To finish a line, you just left click again. Ideally, you can also select the length of the line, by starting at a point and dragging it to a point which makes the line straight. You then can type any length you want (for this case it was 45mm long), and press enter. To create the rest of the square, you must select the line tool and select the end of the line that was originally drawn. With Inventor, the line tool will still be selected after the line is drawn so you can continue drawing straight after. To stop drawing lines or to exit the line tool, press ‘escape’ on the keyboard and you will go back to the select function. When the line is active, and you hover over the end of a line, the end will show a green circle like the one on the image below. This signifies that the end of the line is where the next line will begin.
You may notice that by hovering above or below a line, after a perpendicular line has been connected to a parallel line, that a dotted line will appear. This signifies that the line is directly above or below, and can be joined together by ending the line there. If you end the line on the dotted line, and then close the square with a final line connected to the top end of the first line, a perfect square will be created. The measurements are shown on the exterior sides, and these can be removed by selecting them and clicking ‘delete’ on the keyboard.
To zoom in or out of the sketches you have drawn, you can use the scroll button on your mouse, where scrolling forwards zooms out and scrolling backwards zooms in.
Inventor offers diverse sketch options to increase the accuracy and quality of the parts or models that are created. Below shows the variety of different line types that can be drawn:
To draw circles with a set diameter, just select the circle tool on the top left-hand corner of the menu bar and select a centre point where you want it drawn. Left click and drag the radius out away from the centre (you can again type in the radius length, and press enter). The images to the left show an example drawing.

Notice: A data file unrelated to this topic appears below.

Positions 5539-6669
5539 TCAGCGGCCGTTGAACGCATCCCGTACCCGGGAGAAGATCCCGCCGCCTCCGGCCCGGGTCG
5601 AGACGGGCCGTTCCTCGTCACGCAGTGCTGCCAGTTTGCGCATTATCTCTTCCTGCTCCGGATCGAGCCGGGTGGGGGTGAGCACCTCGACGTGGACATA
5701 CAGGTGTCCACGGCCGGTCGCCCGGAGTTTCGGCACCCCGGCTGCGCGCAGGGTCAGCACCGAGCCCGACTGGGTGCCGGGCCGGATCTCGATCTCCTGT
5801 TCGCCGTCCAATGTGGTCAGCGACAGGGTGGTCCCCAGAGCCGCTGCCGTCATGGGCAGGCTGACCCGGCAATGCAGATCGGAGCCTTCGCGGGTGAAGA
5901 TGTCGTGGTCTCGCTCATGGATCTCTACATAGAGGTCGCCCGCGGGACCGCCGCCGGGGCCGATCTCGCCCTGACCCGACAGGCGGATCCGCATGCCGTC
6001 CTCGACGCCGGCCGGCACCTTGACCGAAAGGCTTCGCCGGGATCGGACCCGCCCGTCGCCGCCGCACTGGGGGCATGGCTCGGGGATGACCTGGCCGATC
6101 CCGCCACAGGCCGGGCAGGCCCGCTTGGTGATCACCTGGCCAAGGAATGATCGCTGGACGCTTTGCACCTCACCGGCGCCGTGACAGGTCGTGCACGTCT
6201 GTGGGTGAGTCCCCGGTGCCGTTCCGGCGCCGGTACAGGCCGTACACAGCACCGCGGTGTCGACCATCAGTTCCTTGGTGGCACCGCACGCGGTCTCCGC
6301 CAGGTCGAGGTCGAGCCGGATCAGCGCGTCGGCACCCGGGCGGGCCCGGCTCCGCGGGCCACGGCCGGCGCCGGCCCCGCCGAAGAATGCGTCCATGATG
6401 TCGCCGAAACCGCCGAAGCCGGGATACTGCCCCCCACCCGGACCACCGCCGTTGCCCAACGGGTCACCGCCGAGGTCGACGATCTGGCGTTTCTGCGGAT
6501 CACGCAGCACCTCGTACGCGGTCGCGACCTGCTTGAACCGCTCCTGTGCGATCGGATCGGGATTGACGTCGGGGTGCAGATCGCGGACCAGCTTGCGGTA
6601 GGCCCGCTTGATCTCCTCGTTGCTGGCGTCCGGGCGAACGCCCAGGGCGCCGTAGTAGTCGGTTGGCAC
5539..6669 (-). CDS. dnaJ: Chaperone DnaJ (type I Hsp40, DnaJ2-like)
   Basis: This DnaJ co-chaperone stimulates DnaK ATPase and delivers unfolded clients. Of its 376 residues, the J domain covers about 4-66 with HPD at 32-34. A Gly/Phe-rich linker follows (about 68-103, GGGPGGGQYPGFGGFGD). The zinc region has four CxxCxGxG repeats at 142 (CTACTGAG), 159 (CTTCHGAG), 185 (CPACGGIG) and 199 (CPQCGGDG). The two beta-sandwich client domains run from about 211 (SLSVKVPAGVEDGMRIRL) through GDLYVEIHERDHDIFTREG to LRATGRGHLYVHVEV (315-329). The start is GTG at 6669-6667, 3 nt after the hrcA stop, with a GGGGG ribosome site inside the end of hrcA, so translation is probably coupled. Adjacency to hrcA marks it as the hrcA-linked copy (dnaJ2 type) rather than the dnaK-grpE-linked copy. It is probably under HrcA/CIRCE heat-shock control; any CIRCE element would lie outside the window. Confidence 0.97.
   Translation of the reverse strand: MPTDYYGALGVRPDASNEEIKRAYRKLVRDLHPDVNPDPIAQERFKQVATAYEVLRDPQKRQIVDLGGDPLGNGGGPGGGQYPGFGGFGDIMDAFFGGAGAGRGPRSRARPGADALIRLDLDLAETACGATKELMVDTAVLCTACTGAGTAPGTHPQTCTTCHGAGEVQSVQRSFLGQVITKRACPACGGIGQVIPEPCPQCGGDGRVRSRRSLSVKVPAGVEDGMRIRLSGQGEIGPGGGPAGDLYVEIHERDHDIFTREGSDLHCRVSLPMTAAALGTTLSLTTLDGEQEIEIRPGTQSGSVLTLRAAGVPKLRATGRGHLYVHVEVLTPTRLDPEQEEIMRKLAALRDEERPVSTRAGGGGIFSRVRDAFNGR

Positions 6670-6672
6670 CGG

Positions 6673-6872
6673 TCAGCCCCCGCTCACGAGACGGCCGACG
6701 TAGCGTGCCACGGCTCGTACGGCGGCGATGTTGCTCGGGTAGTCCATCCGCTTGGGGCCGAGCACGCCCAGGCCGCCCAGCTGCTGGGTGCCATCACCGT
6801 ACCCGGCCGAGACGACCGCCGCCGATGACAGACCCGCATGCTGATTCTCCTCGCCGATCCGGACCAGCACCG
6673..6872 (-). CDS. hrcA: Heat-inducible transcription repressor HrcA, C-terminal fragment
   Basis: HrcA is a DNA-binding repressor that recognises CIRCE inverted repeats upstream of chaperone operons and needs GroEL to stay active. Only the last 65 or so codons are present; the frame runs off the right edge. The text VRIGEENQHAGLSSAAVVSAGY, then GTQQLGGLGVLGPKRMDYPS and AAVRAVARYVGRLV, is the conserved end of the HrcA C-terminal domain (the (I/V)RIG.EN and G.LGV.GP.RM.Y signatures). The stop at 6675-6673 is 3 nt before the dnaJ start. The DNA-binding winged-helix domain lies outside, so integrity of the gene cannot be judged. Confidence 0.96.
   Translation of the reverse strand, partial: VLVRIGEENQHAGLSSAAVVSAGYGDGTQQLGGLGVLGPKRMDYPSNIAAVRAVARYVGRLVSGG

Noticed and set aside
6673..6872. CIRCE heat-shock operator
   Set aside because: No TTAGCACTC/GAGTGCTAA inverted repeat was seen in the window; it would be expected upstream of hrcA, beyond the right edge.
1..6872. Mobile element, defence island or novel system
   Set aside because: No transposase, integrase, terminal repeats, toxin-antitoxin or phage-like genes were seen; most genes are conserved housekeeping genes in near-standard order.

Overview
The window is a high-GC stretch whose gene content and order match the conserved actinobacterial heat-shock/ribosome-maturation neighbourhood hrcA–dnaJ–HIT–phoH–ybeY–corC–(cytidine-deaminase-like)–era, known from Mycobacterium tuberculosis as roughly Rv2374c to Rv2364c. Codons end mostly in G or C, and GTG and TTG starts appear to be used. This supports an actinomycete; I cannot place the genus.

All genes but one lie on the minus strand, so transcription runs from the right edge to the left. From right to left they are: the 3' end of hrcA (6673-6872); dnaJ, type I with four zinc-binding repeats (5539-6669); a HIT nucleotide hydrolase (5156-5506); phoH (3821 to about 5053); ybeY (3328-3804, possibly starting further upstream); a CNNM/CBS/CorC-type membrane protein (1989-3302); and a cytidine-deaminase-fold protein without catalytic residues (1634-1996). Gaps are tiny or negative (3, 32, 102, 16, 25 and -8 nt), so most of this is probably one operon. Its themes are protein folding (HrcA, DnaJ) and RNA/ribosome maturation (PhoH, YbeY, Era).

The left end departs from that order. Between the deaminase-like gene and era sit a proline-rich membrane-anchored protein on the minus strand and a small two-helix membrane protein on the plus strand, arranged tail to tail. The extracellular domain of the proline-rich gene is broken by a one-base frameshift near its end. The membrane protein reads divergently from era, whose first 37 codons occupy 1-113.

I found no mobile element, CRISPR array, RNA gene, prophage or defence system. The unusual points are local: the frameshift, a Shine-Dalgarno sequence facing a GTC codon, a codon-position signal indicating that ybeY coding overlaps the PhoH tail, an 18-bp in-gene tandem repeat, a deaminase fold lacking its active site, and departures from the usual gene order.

To draw an ark with a set length and radius, select the arc tool and select a center. Drag the line towards an outer point, with a set length ,as shown on the image to the left, as the horizontal section. As you move your pointer to a position away from the line, you will notice an ark forming. You have the option of either manually adjusting the ark to fit, or typing in a set value you want. Press enter, if you typed a length, or left click, if manually done, to finish the ark.
To draw a rectangle, start by selecting the ‘rectangle’ tool on the top left sketch menu icon. Select any starting point by left clicking and moving out the mouse to another location on the sketch. Left click again to finish the rectangle. You can again type in a set value for the height of the rectangle, and press enter to complete the rectangle.
Variations of simple sketches:
There are many more variations of the above sketches, which can be used to increase the accuracy of the final model produced on Autodesk. You may notice a small drop-down box under each icon, which if clicked, opens up the varieties of associated sketches to the primary icon. Below shows these varieties:
On the next page, we will further look into the remaining variations of sketches with an example drawing, and discover other sketch tools which will increase the accuracy of models and designs.